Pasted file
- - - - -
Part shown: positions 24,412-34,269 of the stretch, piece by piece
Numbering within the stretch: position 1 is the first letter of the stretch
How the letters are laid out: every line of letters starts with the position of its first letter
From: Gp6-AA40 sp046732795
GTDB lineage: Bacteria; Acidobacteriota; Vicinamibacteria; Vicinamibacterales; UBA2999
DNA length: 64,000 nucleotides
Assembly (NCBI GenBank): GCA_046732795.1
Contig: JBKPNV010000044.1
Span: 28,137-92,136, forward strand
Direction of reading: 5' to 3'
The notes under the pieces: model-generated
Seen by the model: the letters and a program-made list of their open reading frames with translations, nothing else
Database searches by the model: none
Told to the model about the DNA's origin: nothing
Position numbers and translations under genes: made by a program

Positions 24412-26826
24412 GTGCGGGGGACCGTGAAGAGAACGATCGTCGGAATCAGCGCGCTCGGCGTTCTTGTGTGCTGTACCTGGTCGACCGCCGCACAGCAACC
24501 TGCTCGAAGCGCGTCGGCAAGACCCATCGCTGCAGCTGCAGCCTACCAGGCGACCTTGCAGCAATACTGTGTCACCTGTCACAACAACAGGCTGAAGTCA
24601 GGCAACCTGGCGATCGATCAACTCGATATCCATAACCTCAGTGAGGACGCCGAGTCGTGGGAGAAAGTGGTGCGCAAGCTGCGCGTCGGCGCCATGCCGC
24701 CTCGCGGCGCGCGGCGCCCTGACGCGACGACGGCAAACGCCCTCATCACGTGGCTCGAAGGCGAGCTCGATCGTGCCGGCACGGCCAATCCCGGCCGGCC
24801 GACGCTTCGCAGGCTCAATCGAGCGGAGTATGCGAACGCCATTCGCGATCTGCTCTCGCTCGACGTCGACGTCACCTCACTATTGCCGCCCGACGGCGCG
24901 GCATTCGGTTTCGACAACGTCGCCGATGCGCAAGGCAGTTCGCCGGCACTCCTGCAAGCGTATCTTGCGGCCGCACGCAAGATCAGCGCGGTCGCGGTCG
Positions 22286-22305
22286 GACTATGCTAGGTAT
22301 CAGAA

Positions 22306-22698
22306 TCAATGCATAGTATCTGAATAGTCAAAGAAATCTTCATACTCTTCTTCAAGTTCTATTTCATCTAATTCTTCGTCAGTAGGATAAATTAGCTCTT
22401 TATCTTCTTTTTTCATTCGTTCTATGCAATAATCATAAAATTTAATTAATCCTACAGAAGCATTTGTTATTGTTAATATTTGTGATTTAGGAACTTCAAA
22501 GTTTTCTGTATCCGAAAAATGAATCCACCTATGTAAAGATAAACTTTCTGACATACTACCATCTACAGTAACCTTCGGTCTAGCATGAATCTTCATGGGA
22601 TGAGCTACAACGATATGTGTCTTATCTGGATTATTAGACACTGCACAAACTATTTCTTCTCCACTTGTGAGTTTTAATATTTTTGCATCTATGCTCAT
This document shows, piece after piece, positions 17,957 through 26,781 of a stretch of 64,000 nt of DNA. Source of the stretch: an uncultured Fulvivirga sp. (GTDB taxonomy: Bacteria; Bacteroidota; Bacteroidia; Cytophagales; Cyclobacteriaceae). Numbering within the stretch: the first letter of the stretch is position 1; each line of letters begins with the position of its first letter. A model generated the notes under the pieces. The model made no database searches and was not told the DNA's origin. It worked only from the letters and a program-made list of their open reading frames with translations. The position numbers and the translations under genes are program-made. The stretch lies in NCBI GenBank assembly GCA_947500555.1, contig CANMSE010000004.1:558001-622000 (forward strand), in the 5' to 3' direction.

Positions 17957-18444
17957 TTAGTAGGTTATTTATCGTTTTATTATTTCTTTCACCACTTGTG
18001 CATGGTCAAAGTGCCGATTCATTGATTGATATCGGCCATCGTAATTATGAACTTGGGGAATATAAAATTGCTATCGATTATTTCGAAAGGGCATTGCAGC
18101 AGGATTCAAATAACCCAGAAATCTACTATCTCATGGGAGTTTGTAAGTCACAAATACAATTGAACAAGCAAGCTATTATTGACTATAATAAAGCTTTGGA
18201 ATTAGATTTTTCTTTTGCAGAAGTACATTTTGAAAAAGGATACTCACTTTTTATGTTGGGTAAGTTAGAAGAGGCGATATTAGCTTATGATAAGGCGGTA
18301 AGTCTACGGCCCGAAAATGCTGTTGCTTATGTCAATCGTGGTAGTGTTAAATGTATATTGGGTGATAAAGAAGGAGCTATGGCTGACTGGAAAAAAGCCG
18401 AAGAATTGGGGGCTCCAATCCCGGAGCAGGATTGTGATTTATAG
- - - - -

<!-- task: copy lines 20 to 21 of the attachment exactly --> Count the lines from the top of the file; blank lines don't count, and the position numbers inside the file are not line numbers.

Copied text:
24701 CTCGCGGCGCGCGGCGCCCTGACGCGACGACGGCAAACGCCCTCATCACGTGGCTCGAAGGCGAGCTCGATCGTGCCGGCACGGCCAATCCCGGCCGGCC
24801 GACGCTTCGCAGGCTCAATCGAGCGGAGTATGCGAACGCCATTCGCGATCTGCTCTCGCTCGACGTCGACGTCACCTCACTATTGCCGCCCGACGGCGCG